How and why people attend

by Jini Stolk

The more you know about your audiences and why they attend, the more successful you’ll be at filling your house. That’s the theory.

Not everyone is as immersed in research as I am. And that’s okay.

The National Endowment for the Arts research paper When Going Gets Tough: Barriers and Motivations Affecting Arts Attendance says that barriers to attendance include time, difficulty in getting to the venue, and cost. the University of Chicago’s literature review on The Changing Landscape of Arts Participation concludes that cultural participation can no longer be understood as attendance alone: people are increasingly expressing themselves artistically, live and online. Even when time and cost are not a factor, people with low incomes and less education still don’t come out to arts events as much as anticipated, according to this piece. (Don’t they feel welcome? Are they not interested? Follow-up studies to come.) Free admission days don’t actually attract a lot of underserved or low-income attendees it seems, because we tend to target the people who are already coming with information about affordable admission days.

The plenaries and workshops scheduled at the Arts Reach Conference coming to Toronto in June are focused on data, research, and measurement. Yet Alan Brown’s study of the William and Flora Hewlett Foundation’s Audience Research Collaborative found that this program was not fully successful in moving performing arts companies to a more research-based approach to audience development and engagement. Data-driven decision making often hit the rocks of staff transitions, lack of capacity or prioritization of the project, silos between departments, especially between marketing and programming, and lack of ownership or buy-in.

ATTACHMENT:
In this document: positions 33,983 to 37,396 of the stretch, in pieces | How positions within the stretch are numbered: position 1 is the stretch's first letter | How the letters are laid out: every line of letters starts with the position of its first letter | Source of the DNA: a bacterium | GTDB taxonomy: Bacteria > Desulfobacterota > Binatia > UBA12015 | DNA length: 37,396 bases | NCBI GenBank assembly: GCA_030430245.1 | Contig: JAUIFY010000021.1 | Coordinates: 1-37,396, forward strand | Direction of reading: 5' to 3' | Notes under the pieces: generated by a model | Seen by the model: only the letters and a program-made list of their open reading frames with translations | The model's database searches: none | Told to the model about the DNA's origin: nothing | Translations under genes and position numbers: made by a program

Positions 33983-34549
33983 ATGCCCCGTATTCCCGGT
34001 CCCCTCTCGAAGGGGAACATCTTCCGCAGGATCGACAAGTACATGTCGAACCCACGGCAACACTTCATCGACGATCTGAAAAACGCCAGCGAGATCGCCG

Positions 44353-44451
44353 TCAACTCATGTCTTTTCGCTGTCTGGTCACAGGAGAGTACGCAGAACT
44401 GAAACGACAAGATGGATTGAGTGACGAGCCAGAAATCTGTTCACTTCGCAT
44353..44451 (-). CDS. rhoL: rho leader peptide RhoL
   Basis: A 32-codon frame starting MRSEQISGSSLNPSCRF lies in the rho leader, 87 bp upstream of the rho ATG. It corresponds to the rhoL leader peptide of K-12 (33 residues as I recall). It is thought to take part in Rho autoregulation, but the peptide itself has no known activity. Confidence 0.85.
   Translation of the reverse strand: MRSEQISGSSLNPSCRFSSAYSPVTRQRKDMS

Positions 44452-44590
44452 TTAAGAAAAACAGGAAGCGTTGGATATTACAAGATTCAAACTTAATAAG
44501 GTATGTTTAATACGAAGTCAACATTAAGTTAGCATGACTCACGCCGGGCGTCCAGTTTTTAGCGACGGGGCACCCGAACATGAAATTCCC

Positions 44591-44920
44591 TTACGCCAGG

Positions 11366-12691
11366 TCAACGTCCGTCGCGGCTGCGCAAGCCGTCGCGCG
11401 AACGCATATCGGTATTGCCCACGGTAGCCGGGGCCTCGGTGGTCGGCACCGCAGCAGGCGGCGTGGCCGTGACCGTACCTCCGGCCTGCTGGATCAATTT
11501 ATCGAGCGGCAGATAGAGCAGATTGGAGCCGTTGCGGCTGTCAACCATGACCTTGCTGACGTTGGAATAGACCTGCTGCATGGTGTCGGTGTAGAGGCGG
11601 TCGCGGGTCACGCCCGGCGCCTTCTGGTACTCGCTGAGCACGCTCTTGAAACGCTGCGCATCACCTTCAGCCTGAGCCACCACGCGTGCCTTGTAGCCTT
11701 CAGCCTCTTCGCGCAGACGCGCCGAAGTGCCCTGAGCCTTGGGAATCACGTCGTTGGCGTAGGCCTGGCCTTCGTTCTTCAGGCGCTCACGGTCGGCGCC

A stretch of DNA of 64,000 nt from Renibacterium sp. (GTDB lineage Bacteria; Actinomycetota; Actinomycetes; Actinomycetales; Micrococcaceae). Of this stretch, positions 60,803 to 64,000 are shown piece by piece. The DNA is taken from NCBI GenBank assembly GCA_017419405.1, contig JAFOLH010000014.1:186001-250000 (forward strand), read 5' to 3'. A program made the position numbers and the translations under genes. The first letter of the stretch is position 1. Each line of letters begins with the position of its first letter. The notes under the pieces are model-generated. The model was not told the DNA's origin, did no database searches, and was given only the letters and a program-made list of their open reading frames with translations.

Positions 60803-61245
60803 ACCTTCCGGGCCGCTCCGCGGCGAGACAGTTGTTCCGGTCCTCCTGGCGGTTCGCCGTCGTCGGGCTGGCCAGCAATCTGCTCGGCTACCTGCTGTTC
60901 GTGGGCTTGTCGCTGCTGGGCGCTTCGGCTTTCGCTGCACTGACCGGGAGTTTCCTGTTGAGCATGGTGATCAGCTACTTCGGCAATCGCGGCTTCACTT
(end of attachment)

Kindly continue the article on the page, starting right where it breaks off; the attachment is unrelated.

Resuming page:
I’m really not against using audience data to refine and improve outreach and marketing. But I don’t see a big upgrade in people’s box office and data base systems, nor an increase in marketing staff to input and analyze attendance details.

Are we back to basics, then? If we are then we’d better be doing the basics well. And I think, for the most part, we are.

Like the Theatre Centre’s Eight Companies Under One Roof marketing campaign. “Sharp-edged. A treasure. Vigorous and intense. Redolent with disturbing beauty. Dynamo. These are some of the words which have been used to describe the work of the eight celebrated dance companies which, by some happy coincidence, are all renting our space at some point this year to present their creations.” It makes the season sound so very exciting.

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